Amazon doesn’t give up vital customer details like email addresses, but that doesn’t mean you can’t use your past customers for targeting. If you have enough data, Facebook will be able to match this data to profiles to create an audience.
You’ll want to pull the recipient name, shipping address, city, state, postal code, and country from your past customers. While it won’t be a 100% match rate, you’ll match a good number of these orders to Facebook profiles.
To get this information, go to Amazon Seller Central. Under the “Reports” heading, go to “Fulfillment”. Choose the “Amazon Fulfilled Shipments” report.
If you’re fulfilling your own orders (rather than selling FBA), you’ll want to go to the “Orders” heading, then “Order Reports”.
Whichever method you’re using, choose the time frame you want, and download the report. Delete the columns you don’t need, and upload the details mentioned above to Facebook to create your custom audience.
It should be noted that Amazon appears to be phasing out access to these customer details. They recently cut off access to buyers’ names via their API, and some sellers have mentioned in Amazon communities difficulty accessing historic order data. It’s a good idea to periodically export this data while you can, just in case Amazon cuts it off for good at some point.
This Amazon customer data is a great start if you don’t have any assets at all. But it’s not going to be totally accurate.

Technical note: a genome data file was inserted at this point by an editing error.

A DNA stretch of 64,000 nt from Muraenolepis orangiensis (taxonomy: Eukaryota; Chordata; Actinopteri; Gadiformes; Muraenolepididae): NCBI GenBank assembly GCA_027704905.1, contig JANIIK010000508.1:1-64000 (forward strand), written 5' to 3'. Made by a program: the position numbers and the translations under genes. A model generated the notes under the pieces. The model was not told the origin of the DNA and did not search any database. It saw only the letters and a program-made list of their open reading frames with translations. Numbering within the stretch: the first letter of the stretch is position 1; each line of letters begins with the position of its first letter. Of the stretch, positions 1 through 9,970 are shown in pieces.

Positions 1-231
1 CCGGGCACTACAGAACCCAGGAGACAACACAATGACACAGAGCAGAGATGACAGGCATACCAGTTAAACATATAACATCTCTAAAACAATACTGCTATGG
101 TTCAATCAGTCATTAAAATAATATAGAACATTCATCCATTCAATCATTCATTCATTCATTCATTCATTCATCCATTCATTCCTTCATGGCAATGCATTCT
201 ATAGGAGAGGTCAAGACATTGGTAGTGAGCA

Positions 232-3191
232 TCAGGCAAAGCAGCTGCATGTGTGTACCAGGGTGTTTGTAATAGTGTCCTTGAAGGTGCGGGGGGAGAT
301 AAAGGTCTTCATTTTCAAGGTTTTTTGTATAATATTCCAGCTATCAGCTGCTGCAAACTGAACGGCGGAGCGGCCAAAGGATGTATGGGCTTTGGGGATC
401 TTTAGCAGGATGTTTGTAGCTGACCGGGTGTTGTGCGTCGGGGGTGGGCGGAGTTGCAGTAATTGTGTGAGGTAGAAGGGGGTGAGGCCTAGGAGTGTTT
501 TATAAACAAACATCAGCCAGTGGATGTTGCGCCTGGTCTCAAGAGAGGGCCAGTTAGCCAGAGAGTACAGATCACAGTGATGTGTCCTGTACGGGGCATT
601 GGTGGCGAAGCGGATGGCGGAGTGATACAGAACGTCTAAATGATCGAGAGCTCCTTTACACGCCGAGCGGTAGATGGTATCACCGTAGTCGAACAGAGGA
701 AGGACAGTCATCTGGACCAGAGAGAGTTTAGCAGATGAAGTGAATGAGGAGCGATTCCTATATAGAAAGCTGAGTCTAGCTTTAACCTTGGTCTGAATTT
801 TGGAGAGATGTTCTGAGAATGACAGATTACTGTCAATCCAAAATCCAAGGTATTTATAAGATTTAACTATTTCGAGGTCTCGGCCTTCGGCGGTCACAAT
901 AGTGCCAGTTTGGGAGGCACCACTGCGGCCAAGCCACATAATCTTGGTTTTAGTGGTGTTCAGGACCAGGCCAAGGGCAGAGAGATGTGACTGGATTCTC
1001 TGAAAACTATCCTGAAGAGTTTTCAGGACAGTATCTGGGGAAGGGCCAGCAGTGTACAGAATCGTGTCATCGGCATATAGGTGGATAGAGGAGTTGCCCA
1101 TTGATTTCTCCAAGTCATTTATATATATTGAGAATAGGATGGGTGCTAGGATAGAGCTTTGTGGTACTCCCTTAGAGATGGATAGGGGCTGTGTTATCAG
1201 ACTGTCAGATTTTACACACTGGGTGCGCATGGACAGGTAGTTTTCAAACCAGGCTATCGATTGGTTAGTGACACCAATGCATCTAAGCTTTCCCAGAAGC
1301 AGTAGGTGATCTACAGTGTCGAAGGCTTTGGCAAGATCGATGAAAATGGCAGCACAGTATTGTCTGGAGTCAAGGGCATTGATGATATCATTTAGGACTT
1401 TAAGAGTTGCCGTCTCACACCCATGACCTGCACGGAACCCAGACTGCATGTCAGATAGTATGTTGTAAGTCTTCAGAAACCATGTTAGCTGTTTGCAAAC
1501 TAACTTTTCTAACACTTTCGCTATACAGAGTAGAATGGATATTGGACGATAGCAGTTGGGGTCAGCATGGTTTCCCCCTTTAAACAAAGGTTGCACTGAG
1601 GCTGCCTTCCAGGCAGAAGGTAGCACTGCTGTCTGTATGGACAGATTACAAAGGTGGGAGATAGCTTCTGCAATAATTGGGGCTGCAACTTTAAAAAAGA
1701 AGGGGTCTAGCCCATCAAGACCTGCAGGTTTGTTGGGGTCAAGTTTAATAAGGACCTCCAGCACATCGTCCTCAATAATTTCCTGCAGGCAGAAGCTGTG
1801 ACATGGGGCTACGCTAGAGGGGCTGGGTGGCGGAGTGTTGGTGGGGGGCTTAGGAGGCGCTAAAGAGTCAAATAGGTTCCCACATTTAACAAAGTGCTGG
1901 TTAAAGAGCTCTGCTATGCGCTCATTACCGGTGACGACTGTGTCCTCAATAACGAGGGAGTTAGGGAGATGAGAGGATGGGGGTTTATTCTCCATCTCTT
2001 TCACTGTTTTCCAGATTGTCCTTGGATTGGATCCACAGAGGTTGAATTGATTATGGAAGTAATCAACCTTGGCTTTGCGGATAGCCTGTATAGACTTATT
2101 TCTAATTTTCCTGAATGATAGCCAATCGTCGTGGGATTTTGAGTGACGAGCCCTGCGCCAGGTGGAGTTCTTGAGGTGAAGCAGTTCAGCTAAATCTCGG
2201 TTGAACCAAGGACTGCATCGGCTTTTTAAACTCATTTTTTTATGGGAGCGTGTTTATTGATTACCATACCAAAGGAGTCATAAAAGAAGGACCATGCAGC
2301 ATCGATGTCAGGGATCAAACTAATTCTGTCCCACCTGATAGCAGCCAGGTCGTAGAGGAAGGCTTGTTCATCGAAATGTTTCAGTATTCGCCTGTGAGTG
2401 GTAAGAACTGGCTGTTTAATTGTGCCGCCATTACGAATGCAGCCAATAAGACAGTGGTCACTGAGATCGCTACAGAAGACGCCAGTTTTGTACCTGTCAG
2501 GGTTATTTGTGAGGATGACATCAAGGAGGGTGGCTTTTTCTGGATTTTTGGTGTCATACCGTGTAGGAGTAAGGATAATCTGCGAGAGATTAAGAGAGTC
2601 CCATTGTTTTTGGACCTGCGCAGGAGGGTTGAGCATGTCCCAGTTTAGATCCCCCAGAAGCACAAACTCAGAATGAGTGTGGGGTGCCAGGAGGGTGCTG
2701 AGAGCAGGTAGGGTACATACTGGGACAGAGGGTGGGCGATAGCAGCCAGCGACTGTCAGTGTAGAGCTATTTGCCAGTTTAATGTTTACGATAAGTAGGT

It’s better if you have Facebook Pixel data. This will give you actual Facebook profiles (for targeting purposes) of your leads, and much more info on their past actions, for you to target accordingly.
For example, you may have data from the Facebook Pixel on people who have viewed a product, but not purchased. This is a great way to build audiences for retargeting ads, pushing people who are on the fence to finally buy.
Since the Pixel needs to be embedded in the base code of the site you want to track events on, you, unfortunately, can’t track these events on Amazon. The best way to gather data with the Facebook Pixel is either selling on your own store (with Shopify, for example) or sending outside traffic to Amazon through a landing page, where you can embed a pixel and track events.
Sending people to Amazon through a landing page funnel allows you to collect data with the Facebook Pixel… but why stop there? One of the most powerful assets you can have as an online business is an email list.